Propeller Repair FAQs

Can my propeller be repaired?
In most cases, aluminum, stainless steel, and bronze or nibril propellers can be repaired.  Curled blade edges, missing pieces of the blade edge, and bent blades can all be straightened and filled.  The central hub in aluminum and stainless steel propellers can be replaced.  Usually, if more than 1/3 of a blade is missing or the metal of center hub of the propeller is damaged, the propeller cannot be repaired.  In addition, aluminium propellers that have been repaired multiple times may not be able to be repaired due to metal fatigue.
How are propellers repaired or reconditioned?
There are really several phases to reconditioning a boat propeller.  The first step is to verify and correct any pitch problems.  This is accomplished by placing the propeller in a special jig  and aligning the blades with a pitch block using heat and hammers.  Once the pitch is set, the propeller is sandblasted to remove any corrosion, old paint, or any other residue.  After sandblasting, any broken areas are cleaned up by grinding away areas that won't hold new metal.  The missing pieces of the blade are welded back with the appropriate metal.   In the next step the blades are ground back to the original equipment manufacturers shape.  Following the grinding the propeller is tested for balance and adjusted by removing small amounts of metal.  The propeller is then cupped, if necessary, then finished by polishing or painting.  Once completed, the propeller is checked one last time for balance and corrected if necessary.
What is pitch?
The pitch of a propellers determines how far a propeller will travel in water in one rotation.  A 19" pitch would travel 19 inches in one full rotation.  Of course the pitch value of a propeller is theoretical in nature and does not account for slippage and other environmental issues within the operating arena.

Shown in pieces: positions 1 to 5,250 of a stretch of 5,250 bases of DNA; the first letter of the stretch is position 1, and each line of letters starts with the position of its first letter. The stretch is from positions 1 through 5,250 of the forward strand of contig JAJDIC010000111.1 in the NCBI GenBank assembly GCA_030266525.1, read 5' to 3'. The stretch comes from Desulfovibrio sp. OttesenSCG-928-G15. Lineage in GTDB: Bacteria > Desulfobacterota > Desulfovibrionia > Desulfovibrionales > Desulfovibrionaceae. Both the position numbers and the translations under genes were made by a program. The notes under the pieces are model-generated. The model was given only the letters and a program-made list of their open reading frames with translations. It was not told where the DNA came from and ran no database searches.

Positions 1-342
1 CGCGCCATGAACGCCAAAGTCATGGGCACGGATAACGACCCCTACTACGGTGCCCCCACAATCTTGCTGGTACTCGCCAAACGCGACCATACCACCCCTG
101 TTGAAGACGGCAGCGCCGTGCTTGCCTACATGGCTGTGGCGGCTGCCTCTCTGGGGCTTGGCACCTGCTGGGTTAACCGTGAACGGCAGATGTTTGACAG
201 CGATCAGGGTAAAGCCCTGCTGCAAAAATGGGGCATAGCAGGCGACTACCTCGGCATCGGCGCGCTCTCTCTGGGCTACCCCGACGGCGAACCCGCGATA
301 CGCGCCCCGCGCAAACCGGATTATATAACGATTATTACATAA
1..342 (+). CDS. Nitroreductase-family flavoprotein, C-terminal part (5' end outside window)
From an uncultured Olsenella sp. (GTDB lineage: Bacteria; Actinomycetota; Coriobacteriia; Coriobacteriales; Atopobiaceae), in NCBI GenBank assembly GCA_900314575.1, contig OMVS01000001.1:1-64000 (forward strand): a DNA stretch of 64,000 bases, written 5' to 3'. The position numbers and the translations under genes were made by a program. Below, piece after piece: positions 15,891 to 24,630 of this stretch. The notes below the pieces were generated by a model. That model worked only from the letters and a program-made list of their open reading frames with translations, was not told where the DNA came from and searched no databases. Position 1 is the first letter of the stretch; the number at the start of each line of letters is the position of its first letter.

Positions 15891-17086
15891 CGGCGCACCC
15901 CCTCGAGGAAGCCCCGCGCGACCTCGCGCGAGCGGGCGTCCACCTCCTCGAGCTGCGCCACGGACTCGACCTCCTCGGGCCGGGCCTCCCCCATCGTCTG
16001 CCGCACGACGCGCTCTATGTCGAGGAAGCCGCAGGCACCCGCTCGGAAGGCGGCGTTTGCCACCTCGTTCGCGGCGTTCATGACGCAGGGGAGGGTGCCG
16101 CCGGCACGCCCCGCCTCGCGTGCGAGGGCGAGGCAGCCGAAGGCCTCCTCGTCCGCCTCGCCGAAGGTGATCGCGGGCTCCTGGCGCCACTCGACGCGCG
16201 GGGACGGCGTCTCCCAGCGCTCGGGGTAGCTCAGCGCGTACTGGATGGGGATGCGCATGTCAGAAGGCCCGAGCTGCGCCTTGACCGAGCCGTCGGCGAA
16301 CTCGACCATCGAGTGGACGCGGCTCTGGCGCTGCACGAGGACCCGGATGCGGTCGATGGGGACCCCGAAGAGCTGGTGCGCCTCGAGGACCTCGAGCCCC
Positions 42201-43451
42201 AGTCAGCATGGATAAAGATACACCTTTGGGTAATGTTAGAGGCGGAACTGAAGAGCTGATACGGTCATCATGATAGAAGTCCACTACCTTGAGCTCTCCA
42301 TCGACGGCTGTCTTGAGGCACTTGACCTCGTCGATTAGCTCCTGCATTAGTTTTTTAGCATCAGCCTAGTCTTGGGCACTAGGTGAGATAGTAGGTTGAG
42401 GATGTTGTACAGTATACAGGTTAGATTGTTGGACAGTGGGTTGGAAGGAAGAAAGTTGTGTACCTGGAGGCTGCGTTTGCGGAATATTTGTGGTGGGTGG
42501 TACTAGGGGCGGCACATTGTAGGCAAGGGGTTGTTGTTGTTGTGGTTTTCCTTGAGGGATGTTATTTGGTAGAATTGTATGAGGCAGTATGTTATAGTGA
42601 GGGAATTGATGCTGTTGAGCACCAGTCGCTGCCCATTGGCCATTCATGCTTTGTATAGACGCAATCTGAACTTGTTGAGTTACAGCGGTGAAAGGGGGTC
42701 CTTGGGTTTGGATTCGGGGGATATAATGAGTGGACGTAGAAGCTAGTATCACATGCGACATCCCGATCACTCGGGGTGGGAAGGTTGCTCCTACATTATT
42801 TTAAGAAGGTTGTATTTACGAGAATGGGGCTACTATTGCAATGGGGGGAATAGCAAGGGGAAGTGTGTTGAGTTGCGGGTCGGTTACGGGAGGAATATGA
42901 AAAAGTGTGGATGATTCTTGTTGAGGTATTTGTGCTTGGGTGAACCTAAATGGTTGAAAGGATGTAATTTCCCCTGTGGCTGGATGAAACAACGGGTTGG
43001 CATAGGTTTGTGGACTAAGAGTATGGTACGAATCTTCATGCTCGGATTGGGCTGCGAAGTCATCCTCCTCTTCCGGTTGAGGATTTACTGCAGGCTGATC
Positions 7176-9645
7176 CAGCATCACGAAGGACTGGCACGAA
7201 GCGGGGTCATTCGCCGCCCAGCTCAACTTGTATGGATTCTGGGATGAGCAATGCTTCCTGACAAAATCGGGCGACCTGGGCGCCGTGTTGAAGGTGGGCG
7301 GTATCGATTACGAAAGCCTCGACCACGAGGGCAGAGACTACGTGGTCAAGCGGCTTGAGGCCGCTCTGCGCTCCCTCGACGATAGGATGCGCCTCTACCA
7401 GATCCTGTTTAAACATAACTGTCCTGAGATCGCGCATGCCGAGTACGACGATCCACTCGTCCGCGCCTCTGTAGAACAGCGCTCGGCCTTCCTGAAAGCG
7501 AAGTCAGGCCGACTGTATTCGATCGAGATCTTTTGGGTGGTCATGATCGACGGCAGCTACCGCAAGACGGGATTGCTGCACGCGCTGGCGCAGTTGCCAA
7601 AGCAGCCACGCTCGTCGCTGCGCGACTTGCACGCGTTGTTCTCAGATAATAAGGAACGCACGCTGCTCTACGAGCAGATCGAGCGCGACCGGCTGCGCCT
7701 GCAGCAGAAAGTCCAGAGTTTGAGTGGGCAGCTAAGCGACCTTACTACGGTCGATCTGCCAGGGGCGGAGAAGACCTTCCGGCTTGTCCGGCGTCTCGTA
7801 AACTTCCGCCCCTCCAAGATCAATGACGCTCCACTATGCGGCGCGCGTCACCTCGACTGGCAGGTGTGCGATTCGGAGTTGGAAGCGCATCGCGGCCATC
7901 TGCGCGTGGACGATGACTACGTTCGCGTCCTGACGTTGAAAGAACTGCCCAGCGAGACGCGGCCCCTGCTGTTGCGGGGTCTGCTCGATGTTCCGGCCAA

What is cupping?
Cupping consist of changing the shape of the blades at the trailing edge.  Slightly curling the edge toward the direction of rotation.  Cupping a propeller effectively increases the pitch of a propeller.   The cup gives the propeller more grip in the water and will bring the boat to plane quicker  This puts more strain on the engine, thus the effective increase in pitch.
What is a hub?  or why can't I go anywhere?
The hub part of the propeller is the part that makes contact with the propeller shaft.  Most outboard and inboard/outboard props these days are splined.  That is, they have gear teeth that meshes with the propeller shaft.  There are different numbers of gear teeth depending on the make and model of the engine.  The two most common have 13 or 15 tooth splines.  There are two different kinds of these hub systems, the rubber hub and the exchangeable hub.  The rubber hub is composed of a splined shaft surrounded by vulcanized rubber.  The hub is pressed into the propeller hub cavity using a hydraulic press, funnel, and hub driver.  This is not a field serviceable hub system.  If you "spin" a hub you must have it professionally replaced.  The second kind of hub system is the exchangeable hub system.  Originally invented by Mercury and known as the flo-torq hub system, this hub system has become more common.  It is a field serviceable hub system consisting of a specialized thrust washer, a urethane drive sleeve, and a shaft adapter.  The urethane drive sleeve replaces the rubber in the pressed in rubber hub system and works on geometry rather than friction.  In both cases, the rubber hub or exchangeable hub system the rubber or the drive sleeve are failure points.  Should the propeller strike something in the rotational plane (e.g. tree stump, rocks, gravel, rebar, etc.), the rubber or the drive sleeve are designed to release to protect the lower unit propeller shaft, carrier bearing, drive shaft, etc.  The release or failure of the rubber hub or drive sleeve is know as a spun hub.

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